Spring Branch, Texas — The Comal County Conservation Alliance (CCCA) and the Hill Country Alliance co-hosted the workshop, “Saving Family Lands: Tools for Landowners in Comal County,” on February 15, 2019 at the Anhalt Dance Hall in Spring Branch, Texas.
The one-day workshop, which highlighted financial and conservation tools available to rural landowners in fast-growing Hill Country counties, attracted ninety attendees. The workshop was designed to provide farmers, ranchers, and other landowners with effective tools and resources to help them address issues inherent in passing family land on to future generations.
Speakers presented on a variety of topics including the case for conservation in Comal County; wildlife and open space valuation; financial tools and programs for landowners; conservation easement basics and tax benefits; and the role of land trusts. The workshop ended with a panel discussion with local landowners and conservation easement donors. The presentations generated many questions from the audience.
“With rates of land development and subdivision booming in Central Texas, workshops like this one provide a critical service to landowners interested in protecting their land and handing on a conservation ethic to future generations,” said Katherine Romans, executive director of the Hill Country Alliance.
Attendee Steve Hixon said, “It was an excellent landowner workshop. We got very useful information on conservation easements to help protect our family ranch for future generations.”
“The event featured well-informed speakers who covered a wide range of topics related to land conservation—from the basics of a conservation easement to tax advantages,” said attendee Martha Bersch. “The information will be valuable in my family’s discernment regarding the future of our land.”
“It was encouraging to see so many people interested in preserving their land,” Elizabeth Bowerman, President of the CCCA, said. “Some families in our county live on land that has been in their family for six or seven generations! These lands are an important part of the culture and the rural fabric of our area, and the CCCA is happy to be able to help these ranchers and landowners find ways to preserve their land for future generations.”
The workshop was conducted with assistance from Alamo Resource Conservation & Development Area Inc., Anhalt Hall, Blair Wildlife Consulting, Braun & Gresham Family of Companies, Guadalupe-Blanco River Trust, Hill Country Land Trust, James D. Bradbury PLLC, Plateau Land Group, Plateau Land & Wildlife Management, Ranch Connection LLC, Texas Parks & Wildlife Department, Texas Wildlife Association, U.S. Department of Agriculture, and Wimberley Valley Watershed Association and facilitated by Carolyn Vogel, Texas Conservation Connection.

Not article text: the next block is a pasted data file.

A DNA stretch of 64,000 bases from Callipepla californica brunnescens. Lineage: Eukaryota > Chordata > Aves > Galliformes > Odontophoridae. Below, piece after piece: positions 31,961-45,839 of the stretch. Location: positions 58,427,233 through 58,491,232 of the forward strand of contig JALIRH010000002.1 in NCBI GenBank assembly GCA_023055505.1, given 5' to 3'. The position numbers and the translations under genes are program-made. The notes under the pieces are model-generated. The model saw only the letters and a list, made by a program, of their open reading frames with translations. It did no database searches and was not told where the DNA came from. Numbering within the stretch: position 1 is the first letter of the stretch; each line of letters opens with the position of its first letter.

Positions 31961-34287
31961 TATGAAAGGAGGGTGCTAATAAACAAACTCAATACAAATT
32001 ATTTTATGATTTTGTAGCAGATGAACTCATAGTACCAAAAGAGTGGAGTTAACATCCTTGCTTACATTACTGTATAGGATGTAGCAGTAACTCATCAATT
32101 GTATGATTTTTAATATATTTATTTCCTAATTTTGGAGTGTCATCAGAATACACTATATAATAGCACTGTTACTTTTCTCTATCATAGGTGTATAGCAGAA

The Comal County Conservation Alliance is a nonprofit organization working to protect land, water, and wildlife in Comal County. The Hill Country Alliance is a nonprofit organization whose purpose is to raise public awareness and build community support around the need to preserve the natural resources and heritage of the Central Texas Hill Country.
MEDIA CONTACT: Carolyn Vogel 512.633.4995 email@example.com
Download the full press release here:
The Texas Parks and Wildlife Foundation today released a new report about the strong and growing economic role state parks have on the Texas economy. The research showed the parks generated more than $891 million in sales activity, had a $240 million impact on the incomes of Texas residents, and supported an estimated 6,081 jobs throughout the state in 2018.
A new group, the Texas Coalition for State Parks, was launched by a group of former Texas Parks & Wildlife Commissioners and park advocates with the sole purpose of advocating for a constitutional dedication of the Sporting Goods Sales Tax to state parks funding. The Comal County Conservation Alliance (CCCA) quickly joined the coalition. View the full list of members as well as the press release by clicking here.
Rumors are swirling that the government plans to seize the private wildlife sanctuary’s land today. Center staff themselves don’t know for sure. On Sunday, construction equipment and law enforcement appeared at the National Butterfly Center and an officer told center staff that “effective Monday morning, [the center’s land south of the levee] is all government land”